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    ABSTRACT: Bilateral breast cancers that develop at similar times in an individual are likely to have been subjected to similar hormonal, environmental and genetic influences during tumourogenesis compared with metachronous tumours. As such, it is possible that tumour phenotype in synchronous bilateral breast cancer may display similar biological characteristics. The aim of this study was to identify phenotypic similarities between synchronous and metachronous bilateral breast cancers which may suggest a common origin. Thirty-three cases of synchronous and 46 cases of metachronous bilateral breast cancer that displayed similar tumour type were analysed for concordance in relation to various histological and immunohistochemical parameters. A higher level of concordance was demonstrated for synchronous cases with the highest level seen for oestrogen receptor. It is likely that this is related to similar tumourogenic pathways occurring at equivalent exposure times to various environmental and hormonal influences, although, in a proportion of cases, inherited genetic factors may play a role.
    Breast Cancer Research and Treatment 07/2004; 85(3):255-61. · 4.47 Impact Factor
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    ABSTRACT: To evaluate aspects of the current practice of sentinel lymph node (SLN) pathology in breast cancer via a questionnaire based survey, to recognise major issues that the European guidelines for mammography screening should address in the next revision. A questionnaire was circulated by mail or electronically by the authors in their respective countries. Replies from pathology units dealing with SLN specimens were evaluated further. Of the 382 respondents, 240 European pathology units were dealing with SLN specimens. Sixty per cent of these units carried out intraoperative assessment, most commonly consisting of frozen sections. Most units slice larger SLNs into pieces and only 12% assess these slices on a single haematoxylin and eosin (HE) stained slide. Seventy one per cent of the units routinely use immunohistochemistry in all cases negative by HE. The terms micrometastasis, submicrometastasis, and isolated tumour cells (ITCs) are used in 93%, 22%, and 71% of units, respectively, but have a rather heterogeneous interpretation. Molecular SLN staging was reported by only 10 units (4%). Most institutions have their own guidelines for SLN processing, but some countries also have well recognised national guidelines. Pathological examination of SLNs throughout Europe varies considerably and is not standardised. The European guidelines should focus on standardising examination. They should recommend techniques that identify metastases > 2 mm as a minimum standard. Uniform reporting of additional findings may also be important, because micrometastases and ITCs may in the future be shown to have clinical relevance.
    Journal of Clinical Pathology 07/2004; 57(7):695-701. · 2.44 Impact Factor
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    ABSTRACT: We have undertaken a pilot study to attempt to identify circulating carcinoma cells in a series of patients with advanced breast carcinoma, using reverse transcription-polymerase chain reaction (RT-PCR) to amplify mRNA of epithelial specific antigens. Using this method to amplify mRNA of MUC1 and cytokeratin 7 (CK7) the sensitivity of the technique was demonstrated by means of diluted concentrations of "spiked MCF7" cells in whole blood, showing a detection limit of 1 in 10(6) (CK7) and 1 in 10(5) (MUC1). Positive results were obtained from the peripheral blood of all nine female patients with advanced breast cancer for CK7 and eight of the nine patients for MUC1. CK7 was however detected in five of 11 healthy controls (eight females, three males) and MUC1 in one of the 11 controls. None of the control group were positive for both CK7 and MUC1, in contrast to eight of the nine patients with advanced breast carcinoma who were positive for both markers. The RT-PCR method thus appears sufficiently sensitive to identify circulating tumour cells in peripheral blood samples from patients with advanced breast carcinoma. However a high proportion of false-positive results was seen in the control population. More extensive investigation is required before the technique is likely to be of benefit clinically.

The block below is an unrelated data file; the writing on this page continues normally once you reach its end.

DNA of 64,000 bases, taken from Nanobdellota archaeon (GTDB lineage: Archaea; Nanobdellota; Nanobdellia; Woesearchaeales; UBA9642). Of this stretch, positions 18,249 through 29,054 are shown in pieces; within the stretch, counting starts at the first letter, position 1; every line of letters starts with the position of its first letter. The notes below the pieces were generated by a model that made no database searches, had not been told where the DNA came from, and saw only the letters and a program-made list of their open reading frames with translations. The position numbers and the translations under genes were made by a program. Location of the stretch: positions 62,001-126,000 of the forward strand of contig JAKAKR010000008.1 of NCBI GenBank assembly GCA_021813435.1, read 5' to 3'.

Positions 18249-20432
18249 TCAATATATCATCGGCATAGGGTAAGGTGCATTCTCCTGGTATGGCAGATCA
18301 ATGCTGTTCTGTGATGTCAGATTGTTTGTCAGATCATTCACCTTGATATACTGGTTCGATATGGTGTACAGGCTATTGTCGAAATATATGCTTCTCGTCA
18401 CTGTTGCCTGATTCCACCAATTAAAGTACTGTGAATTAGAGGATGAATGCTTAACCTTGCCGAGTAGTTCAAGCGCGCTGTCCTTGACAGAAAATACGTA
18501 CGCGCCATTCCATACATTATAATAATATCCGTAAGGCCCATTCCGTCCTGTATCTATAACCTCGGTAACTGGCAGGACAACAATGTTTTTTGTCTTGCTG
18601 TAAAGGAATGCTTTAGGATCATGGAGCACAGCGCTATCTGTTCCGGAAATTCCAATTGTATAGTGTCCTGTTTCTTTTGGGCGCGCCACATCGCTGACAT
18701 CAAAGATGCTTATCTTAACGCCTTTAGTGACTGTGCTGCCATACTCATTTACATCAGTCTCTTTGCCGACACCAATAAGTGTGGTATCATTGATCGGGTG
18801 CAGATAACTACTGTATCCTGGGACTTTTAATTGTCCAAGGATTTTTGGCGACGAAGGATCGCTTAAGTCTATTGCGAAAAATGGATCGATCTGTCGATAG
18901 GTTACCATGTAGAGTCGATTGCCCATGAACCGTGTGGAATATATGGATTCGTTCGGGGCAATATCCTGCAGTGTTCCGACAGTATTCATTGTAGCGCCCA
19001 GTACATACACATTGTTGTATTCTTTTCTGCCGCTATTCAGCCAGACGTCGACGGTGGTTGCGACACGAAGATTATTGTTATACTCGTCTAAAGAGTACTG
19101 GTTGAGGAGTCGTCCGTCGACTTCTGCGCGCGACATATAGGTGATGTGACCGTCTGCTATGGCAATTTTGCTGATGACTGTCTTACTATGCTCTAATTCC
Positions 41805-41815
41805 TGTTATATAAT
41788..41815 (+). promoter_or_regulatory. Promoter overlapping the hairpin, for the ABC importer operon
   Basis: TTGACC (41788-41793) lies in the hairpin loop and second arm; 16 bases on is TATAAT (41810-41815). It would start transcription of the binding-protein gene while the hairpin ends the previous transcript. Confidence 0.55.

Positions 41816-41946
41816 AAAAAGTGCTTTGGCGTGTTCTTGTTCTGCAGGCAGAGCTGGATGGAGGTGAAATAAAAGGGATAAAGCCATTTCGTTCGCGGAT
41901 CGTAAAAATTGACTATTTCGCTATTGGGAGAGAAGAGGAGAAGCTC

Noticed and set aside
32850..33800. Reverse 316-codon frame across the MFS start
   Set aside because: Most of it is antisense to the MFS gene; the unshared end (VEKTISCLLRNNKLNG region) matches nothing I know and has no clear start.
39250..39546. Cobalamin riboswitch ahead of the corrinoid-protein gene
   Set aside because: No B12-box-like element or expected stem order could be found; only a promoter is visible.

The Breast 03/2004; 13(1):35-41. · 2.49 Impact Factor

Publication Stats

8k Citations
1,020.65 Total Impact Points

Institutions

  • 1987–2008
    • University of Nottingham
      • • School of Molecular Medical Sciences
      • • Centre for Sports Medicine
      Nottingham, ENG, United Kingdom
    • The Queen's Medical Center
      Honolulu, Hawaii, United States
  • 1995–2007
    • Nottingham University Hospitals NHS Trust
      • Division of Histopathology
      Nottigham, England, United Kingdom
    • University of Western Australia
      Perth City, Western Australia, Australia
    • Sir Charles Gairdner Hospital
      Perth City, Western Australia, Australia
  • 2003–2006
    • The Bracton Centre, Oxleas NHS Trust
      Дартфорде, England, United Kingdom
  • 1999–2004
    • Royal Adelaide Hospital
      Tarndarnya, South Australia, Australia
  • 1998–1999
    • University of Liverpool
      Liverpool, England, United Kingdom
  • 1994
    • University College Dublin
      Dublin, Leinster, Ireland
  • 1986–1989
    • University of Wales
      • College of Medicine
      Cardiff, Wales, United Kingdom